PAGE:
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In thirteen months, the Trump campaign has learned nothing about damage control.

Since Trump rode down the escalator last June, his campaign hasn’t ended a single scandal in a timely fashion: Megyn Kelly, Judge Curiel, Corey Lewandowski, all went on for days and days. Trump’s damage control operation was so bad that many assumed it to be intentional—that he was fanning the flames to distract from other worse scandals, or, at the very least, to keep himself at the center of attention. Trump has shown himself to be made of a substance more stick-free than teflon, but in any case, this strategy, if you can call it that, worked in the primaries—or at least it failed to sink his campaign.

After Melania Trump was caught plagiarizing a portion of Michelle Obama’s 2008 DNC speech, the Trump camp is sticking to its only script: deny, blame opponents and the media, and refuse to apologize. Early Tuesday morning de facto campaign manager Paul Mantafort blamed Hillary Clinton: “Once again, this is an example of when a woman threatens Hillary Clinton, she seeks to demean her and take her down.” Manafort also told CNN’s Phil Mattingly “These are common words,” which, sure, but when it comes to plagiarism it’s the order that counts. Chris Christie took a break from the unbearable sadness of being Chris Christie to go on the Today Show and downplay the plagiarism while basically also copping to it: “93 percent of the speech is completely different from Michelle Obama’s speech,” he said, seemingly admitting that seven percent was plagiarized. “They expressed some common thoughts.”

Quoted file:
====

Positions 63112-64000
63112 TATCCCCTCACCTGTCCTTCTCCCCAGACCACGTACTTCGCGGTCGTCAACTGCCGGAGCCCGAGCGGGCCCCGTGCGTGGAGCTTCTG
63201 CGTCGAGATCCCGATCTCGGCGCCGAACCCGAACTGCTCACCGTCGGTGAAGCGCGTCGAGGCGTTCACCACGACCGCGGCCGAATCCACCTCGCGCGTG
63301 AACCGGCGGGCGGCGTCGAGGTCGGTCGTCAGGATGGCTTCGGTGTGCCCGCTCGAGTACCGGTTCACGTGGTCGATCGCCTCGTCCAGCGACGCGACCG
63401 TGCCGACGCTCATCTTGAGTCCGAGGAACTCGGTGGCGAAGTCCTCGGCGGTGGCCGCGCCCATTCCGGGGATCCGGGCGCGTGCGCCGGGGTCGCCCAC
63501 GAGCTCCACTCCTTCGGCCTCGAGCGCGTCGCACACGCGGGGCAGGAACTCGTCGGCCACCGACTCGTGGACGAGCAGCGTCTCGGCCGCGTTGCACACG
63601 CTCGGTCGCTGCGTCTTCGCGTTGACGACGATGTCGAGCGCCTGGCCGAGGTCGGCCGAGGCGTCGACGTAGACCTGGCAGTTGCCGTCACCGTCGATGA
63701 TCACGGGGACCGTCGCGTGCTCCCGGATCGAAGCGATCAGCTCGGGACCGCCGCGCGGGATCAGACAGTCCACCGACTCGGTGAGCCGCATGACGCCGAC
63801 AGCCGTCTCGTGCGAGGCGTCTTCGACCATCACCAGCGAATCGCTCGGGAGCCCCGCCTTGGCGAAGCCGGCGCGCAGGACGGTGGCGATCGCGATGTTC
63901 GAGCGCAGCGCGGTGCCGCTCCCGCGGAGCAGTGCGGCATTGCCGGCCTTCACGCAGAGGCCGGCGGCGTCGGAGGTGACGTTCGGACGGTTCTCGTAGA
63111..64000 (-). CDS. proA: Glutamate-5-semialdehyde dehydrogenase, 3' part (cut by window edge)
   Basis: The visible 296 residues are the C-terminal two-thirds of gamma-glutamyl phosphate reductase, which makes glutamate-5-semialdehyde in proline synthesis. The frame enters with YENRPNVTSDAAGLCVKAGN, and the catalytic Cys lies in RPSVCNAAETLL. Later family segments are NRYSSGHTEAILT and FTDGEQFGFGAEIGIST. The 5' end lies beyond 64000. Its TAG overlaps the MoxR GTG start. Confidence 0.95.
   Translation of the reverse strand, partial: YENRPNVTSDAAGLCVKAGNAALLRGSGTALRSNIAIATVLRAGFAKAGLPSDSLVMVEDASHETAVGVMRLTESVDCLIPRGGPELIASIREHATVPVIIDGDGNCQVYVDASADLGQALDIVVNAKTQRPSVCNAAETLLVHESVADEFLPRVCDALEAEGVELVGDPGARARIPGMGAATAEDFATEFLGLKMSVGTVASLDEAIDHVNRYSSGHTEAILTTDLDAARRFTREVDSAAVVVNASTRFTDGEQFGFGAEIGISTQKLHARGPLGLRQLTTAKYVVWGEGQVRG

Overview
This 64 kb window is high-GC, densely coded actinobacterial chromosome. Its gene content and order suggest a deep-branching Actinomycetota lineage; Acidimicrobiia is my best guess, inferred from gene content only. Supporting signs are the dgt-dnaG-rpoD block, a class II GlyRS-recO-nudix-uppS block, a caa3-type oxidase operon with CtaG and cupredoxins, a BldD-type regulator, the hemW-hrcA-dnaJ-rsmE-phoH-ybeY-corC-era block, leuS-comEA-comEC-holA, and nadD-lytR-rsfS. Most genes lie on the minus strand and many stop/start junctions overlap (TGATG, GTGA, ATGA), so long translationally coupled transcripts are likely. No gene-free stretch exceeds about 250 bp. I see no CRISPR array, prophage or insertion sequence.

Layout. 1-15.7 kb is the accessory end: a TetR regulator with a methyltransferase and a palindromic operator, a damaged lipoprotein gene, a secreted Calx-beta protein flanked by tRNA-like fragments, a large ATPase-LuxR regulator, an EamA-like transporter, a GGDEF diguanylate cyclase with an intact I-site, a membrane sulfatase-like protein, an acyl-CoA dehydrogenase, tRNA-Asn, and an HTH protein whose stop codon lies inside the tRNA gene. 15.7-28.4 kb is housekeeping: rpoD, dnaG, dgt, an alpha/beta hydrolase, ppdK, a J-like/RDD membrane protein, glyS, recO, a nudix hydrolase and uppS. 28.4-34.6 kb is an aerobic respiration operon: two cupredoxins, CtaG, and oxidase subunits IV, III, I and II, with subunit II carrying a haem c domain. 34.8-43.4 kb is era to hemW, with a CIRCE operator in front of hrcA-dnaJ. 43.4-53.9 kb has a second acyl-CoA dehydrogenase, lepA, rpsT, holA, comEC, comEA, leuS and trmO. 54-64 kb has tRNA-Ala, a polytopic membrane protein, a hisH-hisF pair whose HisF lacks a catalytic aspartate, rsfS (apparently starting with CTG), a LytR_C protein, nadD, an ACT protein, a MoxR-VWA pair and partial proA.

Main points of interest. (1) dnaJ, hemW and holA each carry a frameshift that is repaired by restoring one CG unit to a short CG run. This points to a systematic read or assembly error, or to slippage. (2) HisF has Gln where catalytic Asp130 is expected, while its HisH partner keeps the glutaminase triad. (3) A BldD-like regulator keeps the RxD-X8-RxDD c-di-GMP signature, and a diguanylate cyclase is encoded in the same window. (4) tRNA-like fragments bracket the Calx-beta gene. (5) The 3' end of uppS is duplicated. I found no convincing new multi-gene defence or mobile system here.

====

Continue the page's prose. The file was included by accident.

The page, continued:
This is, in some ways, classic spin: The job of a flak in instances like these is to provide counternarratives. But the problem is that this is a cut-and-dry case: Anyone who watches the side-by-side video knows that Melania Trump and/or her speechwriter(s) lifted a portion of Michelle Obama’s 2008 DNC speech, period. What the Trump campaign is doing now is inflaming a scandal that could swallow the next three days of the RNC.